Lies People Believe About Reformed Theology Part 4
This article is part of the series on Lies People Believe About Reformed Theology.
Lie #4: The Doctrines of Reformed Theology Teach that One Can’t Know They’re Truly Saved
Lack of assurance regarding salvation is a common concern among Christians. Many Calvinists or Reformed believers wonder if they’re one of the elect. For the Arminian believer, the doctrine of election erupts a discomfort within that stems from salvation being accomplished by the hand of God alone rather than man’s choice. If it’s true that God has sovereignly chosen who will respond to his call of salvation, how can we be sure we’re saved?
Following Where Logic Goes
Many who hold to an Arminian view of salvation believe that humans choose whether or not to be saved, and once saved God keeps them in the faith. But, logically speaking, if we believe we have any control over salvation, why would we no longer have control once we make the choice to be saved? If it were up to us to make the choice to be saved in the first place, shouldn’t it be up to us to remain that way? This is not biblical by any means, but it’s the logical place we land and the belief of Arminianism in its purest form.
Classical Arminians, including Jacob Arminus, the founder of this particular soteriology, believe that future salvation and eternal life is secured in Christ and protected from all external forces but is conditional on remaining in Christ and can be lost through apostasy. In this belief, it is left to the sinful human to remain in the faith. Do you feel the weight of that belief pressing in on you? I do. I know that if staying in the faith was ultimately up to me, I would no longer be a disciple of Jesus. Praise the Lord the Bible doesn’t teach this!
Kept By God
Scripture tells us we were dead in our sin (Ephesians 2:1). We also see that “it’s the Spirit who gives life; the flesh is no help at all.” (John 6:63). Just as physically dead people can’t make themselves alive, spiritually dead people can’t either. Throughout the New Testament we find that we did not choose God, but rather, he chose us before the foundation of the world (Ephesians 1:4-5; Ephesians 1:11; 1 Thessalonians 1:4; 2 Thessalonians 2:13; 1 Peter 2:9; Romans 8:29). But he not only chooses us, he keeps us.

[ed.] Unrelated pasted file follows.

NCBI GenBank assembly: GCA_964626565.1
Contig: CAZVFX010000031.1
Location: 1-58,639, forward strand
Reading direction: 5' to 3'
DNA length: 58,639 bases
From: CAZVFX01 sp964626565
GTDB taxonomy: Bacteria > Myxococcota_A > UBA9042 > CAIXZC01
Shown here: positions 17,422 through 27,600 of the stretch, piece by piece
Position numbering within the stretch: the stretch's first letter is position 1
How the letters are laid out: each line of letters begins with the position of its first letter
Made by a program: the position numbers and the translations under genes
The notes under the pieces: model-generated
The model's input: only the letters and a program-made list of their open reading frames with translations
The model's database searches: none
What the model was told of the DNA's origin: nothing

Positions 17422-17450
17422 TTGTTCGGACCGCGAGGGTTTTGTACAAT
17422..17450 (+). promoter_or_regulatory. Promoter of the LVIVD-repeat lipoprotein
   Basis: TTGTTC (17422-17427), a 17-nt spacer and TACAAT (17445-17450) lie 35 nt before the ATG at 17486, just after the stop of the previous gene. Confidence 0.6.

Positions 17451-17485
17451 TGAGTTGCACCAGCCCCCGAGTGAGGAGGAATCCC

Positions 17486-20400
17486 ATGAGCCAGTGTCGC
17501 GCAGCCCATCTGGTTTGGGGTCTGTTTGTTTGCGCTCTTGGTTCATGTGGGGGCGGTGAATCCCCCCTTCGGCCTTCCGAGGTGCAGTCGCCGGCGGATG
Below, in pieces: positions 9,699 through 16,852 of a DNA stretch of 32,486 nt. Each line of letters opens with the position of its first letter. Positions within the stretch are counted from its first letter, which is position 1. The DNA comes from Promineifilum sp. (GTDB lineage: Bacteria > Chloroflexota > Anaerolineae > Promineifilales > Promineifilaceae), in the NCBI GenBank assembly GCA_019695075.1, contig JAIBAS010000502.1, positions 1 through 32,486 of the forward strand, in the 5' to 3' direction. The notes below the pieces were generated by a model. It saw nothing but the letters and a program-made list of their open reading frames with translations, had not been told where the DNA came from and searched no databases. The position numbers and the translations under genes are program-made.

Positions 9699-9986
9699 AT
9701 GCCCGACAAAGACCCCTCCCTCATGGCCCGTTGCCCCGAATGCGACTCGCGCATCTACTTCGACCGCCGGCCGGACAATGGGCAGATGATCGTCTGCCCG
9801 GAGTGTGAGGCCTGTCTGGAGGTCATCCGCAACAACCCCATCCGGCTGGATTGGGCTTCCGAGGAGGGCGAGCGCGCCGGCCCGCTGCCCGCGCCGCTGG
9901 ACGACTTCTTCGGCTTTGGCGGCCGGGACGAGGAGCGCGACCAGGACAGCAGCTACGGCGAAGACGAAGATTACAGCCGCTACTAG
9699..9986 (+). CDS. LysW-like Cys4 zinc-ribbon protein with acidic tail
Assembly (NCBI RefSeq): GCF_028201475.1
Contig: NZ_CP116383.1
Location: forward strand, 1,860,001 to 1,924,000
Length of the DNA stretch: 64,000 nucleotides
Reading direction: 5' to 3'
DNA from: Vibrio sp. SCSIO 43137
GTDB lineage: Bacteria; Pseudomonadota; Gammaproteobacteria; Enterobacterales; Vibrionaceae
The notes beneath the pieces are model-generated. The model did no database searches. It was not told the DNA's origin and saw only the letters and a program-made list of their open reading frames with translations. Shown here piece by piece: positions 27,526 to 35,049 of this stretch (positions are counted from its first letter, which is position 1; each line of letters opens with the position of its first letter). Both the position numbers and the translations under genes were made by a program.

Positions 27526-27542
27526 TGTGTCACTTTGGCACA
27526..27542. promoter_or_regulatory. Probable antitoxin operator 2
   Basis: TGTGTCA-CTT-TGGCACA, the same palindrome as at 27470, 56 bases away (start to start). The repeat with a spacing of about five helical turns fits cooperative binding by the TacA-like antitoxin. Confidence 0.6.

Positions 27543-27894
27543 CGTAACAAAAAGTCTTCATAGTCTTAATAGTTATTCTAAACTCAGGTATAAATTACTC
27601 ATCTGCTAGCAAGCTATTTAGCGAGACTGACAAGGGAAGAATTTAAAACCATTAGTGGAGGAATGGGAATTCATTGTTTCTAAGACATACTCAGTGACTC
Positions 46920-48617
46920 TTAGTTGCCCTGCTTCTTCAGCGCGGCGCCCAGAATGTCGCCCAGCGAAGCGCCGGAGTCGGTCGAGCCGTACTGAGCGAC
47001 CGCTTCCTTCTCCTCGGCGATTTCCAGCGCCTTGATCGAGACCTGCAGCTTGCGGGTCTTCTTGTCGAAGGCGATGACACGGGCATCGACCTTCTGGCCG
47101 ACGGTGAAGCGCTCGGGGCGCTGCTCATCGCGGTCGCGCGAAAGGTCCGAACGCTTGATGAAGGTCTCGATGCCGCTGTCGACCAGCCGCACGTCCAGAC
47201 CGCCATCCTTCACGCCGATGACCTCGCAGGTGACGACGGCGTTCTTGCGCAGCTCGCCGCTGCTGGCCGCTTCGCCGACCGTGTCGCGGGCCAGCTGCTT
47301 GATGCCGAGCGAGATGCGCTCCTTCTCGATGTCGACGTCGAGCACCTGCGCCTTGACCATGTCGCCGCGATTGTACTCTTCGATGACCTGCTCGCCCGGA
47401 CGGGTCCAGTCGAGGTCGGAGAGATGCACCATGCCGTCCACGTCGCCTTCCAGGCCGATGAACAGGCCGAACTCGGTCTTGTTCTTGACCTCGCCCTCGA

“All that the Father gives me will come to me, and whoever comes to me I will never cast out. For I have come down from heaven, not to do my own will but the will of him who sent me. And this is the will of him who sent me, that I should lose nothing of all that he has given me, but raise it up on the last day.” (John 6:37-39 ESV)
Those the Father has chosen before the foundation of the earth will come to Jesus in faith by the power of the Spirit. And Jesus, our good and gracious Savior, will never cast us out. So the question becomes, how can I know I’m one of the elect? I plan to cover assurance of salvation more thoroughly in another article soon, but for now, let’s think about what Reformed Theology teaches regarding the perseverance of the saints.
Preservation of the Saints
The question Reformed Theology brings up in the mind of many Chrstians is “how can I know if I’m part of the elect?”
Apostasy is a real thing in the sense that people we think are genuine believers do shock us and walk away from the faith. But it’s not that they’ve lost their salvation. Rather, they never had it to begin with. John, in his first epistle, speaks to this very thing:
They went out from us, but they were not of us; for if they had been of us, they would have continued with us. But they went out, that it might become plain that they all are not of us. (1 John 2:19 ESV)
Essentially, if they were true believers, they would still be walking with the Lord. God promises to finish the work he has started in us (Philippians 1:6).
I appreciate R.C. Sproul’s changing of perseverance of the saints to preservation of the saints because it seems more fitting. True believers are preserved by God alone. We, by the power and the strength of the Holy Spirit, persevere by chasing after Christ and seeking to confirm our calling and election (2 Peter 1:10), but all of these things are wholly a work of God, just as salvation is.
Elect or Not?
The doctrines of Reformed Theology do not conflict with assurance of salvation. It’s easy to hear of the doctrines of election and become so inward focused, we miss the beauty of them.
Rather than fixating on the question, “Am I part of the elect?”, the question should be, am I seeking Christ today? If not, repent and start chasing after him now, knowing the Holy Spirit is working within you to abide in Jesus.
More on that soon in another article.
Resources for further study: